Cottages in Glebe Place

Survey of London: Volume 4, Chelsea, Pt II. Originally published by London County Council, London, 1913.

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'Cottages in Glebe Place', in Survey of London: Volume 4, Chelsea, Pt II, (London, 1913) pp. 76. British History Online [accessed 25 April 2024]

In this section


General description and date of structure.

It is freely stated that the little cottage of whitewashed brickwork, with its mansard roof of pantiles, at the south-east corner of Glebe Place, is of considerable antiquity, and it has been mentioned as having been an entrance lodge to Shrewsbury House. It is not impossible that in the 17th century, the owners of Shrewsbury House might have obtained permission to make a way across the glebe, but there is no evidence of this, and it seems probable that there was neither building nor way on this part of the glebe, until its occupation by Francis Cook at the beginning of the 18th century. The cottage stands on the east side of the piers of a gateway into the grounds of Cheyne House, and on the west is a dilapidated building dating from about the same period. Cheyne House was built in 1715, and it seems most probable that these buildings were erected at this or a later date, when Cook was in possession of the land and could grant a right of way to the King's Road. The buildings have no architectural features of importance, but the cottage is a picturesque object amid its gloomy surroundings.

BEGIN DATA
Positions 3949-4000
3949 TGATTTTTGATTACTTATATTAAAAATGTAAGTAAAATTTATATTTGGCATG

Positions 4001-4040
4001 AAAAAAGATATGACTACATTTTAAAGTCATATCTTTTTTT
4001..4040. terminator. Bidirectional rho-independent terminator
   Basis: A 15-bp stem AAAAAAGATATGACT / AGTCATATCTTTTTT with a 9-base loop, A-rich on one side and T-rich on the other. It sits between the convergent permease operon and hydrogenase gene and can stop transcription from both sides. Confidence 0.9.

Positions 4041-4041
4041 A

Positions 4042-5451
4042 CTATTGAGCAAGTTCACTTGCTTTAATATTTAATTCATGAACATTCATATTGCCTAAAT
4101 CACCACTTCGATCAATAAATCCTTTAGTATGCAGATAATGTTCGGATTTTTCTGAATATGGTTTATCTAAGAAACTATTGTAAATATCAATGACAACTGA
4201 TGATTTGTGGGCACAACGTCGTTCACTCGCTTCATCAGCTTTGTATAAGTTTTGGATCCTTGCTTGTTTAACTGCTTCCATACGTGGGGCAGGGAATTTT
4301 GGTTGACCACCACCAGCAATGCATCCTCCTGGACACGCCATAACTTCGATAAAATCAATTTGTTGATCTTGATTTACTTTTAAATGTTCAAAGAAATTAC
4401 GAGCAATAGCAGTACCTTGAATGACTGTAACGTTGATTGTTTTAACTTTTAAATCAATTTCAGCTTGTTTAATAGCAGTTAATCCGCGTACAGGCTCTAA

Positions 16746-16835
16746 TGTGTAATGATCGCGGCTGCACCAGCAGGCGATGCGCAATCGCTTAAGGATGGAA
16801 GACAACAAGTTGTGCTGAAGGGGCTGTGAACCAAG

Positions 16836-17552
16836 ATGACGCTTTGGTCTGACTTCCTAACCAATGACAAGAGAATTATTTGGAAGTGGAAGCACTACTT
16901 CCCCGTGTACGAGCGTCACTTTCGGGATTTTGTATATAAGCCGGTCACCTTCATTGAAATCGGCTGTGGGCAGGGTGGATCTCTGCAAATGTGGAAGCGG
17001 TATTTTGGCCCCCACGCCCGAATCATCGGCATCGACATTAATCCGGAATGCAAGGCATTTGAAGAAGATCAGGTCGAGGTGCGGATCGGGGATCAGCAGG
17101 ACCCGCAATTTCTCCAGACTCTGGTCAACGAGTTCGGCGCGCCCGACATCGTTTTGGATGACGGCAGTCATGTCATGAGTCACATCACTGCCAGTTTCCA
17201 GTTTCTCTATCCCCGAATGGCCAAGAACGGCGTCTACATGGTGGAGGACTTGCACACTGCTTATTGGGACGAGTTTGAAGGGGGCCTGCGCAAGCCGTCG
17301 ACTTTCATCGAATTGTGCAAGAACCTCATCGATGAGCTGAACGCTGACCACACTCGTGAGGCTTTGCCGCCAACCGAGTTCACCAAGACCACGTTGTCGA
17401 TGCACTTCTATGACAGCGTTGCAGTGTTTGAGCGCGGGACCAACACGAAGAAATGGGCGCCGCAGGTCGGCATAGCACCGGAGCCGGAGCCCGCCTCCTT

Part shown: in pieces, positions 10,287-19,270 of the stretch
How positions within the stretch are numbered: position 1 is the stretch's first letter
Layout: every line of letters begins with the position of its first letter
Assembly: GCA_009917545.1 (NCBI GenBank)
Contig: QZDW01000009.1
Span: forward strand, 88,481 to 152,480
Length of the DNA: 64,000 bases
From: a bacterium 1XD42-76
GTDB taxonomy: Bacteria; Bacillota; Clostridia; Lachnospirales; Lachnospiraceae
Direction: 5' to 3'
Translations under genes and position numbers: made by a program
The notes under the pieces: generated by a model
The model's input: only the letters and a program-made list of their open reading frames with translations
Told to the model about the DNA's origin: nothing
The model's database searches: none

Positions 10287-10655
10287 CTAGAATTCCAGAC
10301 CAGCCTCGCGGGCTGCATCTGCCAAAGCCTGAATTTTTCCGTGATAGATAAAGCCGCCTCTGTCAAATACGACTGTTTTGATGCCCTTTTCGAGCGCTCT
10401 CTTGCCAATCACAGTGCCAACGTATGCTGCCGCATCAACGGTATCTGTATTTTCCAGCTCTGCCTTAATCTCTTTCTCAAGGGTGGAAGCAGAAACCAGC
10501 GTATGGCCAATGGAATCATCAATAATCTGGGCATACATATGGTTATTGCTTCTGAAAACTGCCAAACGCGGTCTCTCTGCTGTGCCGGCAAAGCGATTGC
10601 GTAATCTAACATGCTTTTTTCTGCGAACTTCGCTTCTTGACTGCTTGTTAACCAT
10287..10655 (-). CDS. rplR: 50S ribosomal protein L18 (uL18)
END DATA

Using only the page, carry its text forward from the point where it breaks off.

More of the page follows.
In the Council's ms. collection are:—

Three views of the cottage (photographs).
(fn. 1) Copy of a photograph in the possession of Mr. Philip Norman.


  • 1. Reproduced here.